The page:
The Pontcysyllte Aqueduct in the Vale of Llangollen, North East Wales is the highest canal aqueduct in the world.
The visit is veiled by a blinkered journey from the car park through trees and over bridges. It’s an idyllic scene, but there’s jeopardy waiting around the corner. The transition from dreamy canal boats to the gargantuan spectacle of a water-bridge striding a deep cut in the Dee valley is almost too much to take.
Pontcysyllte is phonetically pronounced ‘Pont – kus – sulth – teh’, and translates to ‘the bridge that connects.’ It’s a marvel of engineering that makes me feel queasy on several levels. The structure sits upon piers that gracefully taper to meet the waterway. Most incumbents of the canal boats that cross the aqueduct are unaware that the piers are hollow, or that they were mortared with lime mixed with ox blood.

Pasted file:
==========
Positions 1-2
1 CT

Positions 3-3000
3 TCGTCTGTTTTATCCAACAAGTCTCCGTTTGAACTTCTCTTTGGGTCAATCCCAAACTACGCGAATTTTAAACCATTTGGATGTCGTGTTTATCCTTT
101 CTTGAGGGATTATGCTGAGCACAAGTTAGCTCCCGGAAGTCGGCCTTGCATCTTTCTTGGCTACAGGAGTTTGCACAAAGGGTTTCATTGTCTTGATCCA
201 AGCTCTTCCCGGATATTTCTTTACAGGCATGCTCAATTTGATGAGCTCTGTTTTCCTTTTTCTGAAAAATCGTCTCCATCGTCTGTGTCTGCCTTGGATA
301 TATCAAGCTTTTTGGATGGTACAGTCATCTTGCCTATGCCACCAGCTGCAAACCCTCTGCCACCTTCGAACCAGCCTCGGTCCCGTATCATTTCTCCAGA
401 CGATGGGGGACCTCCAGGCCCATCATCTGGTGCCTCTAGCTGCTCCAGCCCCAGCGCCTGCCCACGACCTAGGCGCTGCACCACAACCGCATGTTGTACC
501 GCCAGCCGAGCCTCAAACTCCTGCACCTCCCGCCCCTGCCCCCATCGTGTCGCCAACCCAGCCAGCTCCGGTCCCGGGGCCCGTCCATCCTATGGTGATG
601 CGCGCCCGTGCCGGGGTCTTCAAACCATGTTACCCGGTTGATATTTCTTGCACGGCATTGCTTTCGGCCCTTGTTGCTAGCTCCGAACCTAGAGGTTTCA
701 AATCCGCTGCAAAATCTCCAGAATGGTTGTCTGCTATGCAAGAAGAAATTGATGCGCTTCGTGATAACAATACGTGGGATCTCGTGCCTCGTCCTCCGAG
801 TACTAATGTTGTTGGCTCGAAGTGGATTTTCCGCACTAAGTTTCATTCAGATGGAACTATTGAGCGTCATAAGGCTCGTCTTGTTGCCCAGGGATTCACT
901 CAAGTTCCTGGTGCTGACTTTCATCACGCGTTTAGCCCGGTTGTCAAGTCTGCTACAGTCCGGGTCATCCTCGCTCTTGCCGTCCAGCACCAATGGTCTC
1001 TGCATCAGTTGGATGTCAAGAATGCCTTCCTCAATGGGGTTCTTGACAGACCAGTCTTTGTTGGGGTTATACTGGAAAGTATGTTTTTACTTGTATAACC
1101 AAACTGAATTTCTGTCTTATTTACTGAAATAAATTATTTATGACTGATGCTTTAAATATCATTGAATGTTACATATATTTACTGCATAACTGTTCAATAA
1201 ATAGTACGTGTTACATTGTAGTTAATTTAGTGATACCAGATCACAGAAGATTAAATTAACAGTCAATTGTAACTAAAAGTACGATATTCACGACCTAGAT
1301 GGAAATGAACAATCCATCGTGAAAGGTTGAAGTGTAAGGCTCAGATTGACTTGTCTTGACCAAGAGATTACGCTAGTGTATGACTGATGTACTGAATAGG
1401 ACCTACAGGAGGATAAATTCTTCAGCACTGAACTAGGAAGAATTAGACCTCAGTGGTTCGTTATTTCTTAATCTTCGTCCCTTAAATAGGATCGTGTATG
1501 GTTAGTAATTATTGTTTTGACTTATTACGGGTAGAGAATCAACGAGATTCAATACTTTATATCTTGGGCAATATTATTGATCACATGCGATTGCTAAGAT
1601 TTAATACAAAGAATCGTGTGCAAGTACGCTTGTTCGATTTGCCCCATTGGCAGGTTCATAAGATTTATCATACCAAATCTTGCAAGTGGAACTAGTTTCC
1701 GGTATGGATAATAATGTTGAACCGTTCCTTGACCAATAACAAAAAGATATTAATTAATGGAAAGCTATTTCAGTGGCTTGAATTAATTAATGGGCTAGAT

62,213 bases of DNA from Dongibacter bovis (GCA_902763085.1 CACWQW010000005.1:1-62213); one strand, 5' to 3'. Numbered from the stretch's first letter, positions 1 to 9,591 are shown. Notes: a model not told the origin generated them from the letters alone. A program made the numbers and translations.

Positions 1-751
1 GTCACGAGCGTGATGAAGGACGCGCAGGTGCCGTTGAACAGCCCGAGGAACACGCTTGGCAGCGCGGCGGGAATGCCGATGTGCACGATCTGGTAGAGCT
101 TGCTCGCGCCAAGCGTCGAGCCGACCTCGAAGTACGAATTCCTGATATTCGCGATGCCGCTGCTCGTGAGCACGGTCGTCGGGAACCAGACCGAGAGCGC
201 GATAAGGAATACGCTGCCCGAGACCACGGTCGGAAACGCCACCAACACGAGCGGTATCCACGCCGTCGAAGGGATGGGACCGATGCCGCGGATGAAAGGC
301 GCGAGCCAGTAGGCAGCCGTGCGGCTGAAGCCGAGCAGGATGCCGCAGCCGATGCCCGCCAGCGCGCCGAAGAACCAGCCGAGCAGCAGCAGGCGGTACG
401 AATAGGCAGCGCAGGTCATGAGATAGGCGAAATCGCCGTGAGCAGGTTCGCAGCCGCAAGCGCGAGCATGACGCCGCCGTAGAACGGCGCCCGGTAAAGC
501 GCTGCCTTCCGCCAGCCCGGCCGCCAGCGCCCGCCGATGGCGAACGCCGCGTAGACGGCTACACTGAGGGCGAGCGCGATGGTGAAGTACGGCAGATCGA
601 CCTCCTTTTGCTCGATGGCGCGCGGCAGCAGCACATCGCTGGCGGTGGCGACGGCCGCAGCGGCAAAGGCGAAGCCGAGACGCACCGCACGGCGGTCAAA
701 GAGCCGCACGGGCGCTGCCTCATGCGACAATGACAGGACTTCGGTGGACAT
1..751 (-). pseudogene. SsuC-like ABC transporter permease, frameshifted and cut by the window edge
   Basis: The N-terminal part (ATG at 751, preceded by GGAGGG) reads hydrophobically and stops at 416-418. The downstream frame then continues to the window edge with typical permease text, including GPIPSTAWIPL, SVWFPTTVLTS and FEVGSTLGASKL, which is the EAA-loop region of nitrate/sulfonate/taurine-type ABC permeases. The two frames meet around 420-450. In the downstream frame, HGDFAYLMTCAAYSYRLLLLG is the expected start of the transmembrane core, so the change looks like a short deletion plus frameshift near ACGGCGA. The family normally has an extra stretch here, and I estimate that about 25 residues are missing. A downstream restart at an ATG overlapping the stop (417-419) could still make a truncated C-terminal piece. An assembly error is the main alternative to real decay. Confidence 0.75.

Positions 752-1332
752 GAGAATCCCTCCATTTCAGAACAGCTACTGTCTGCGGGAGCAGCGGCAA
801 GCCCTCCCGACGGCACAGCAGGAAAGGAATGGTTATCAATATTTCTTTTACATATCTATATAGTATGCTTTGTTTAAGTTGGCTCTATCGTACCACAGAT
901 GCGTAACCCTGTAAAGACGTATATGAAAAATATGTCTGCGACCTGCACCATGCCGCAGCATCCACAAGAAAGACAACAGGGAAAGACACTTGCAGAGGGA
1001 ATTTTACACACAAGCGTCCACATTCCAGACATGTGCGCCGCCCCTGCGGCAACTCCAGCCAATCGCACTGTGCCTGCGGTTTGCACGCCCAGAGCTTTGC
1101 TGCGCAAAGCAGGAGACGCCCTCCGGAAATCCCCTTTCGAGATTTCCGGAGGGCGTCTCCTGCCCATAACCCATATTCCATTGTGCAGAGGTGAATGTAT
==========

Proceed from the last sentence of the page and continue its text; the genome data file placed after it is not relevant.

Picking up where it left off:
The aqueduct is best viewed from the valley bottom which is ten minutes walk down the steep sided valley. There’s a wonderful array of water based activities on offer, and there’s a cafe, tea-rooms and a pub.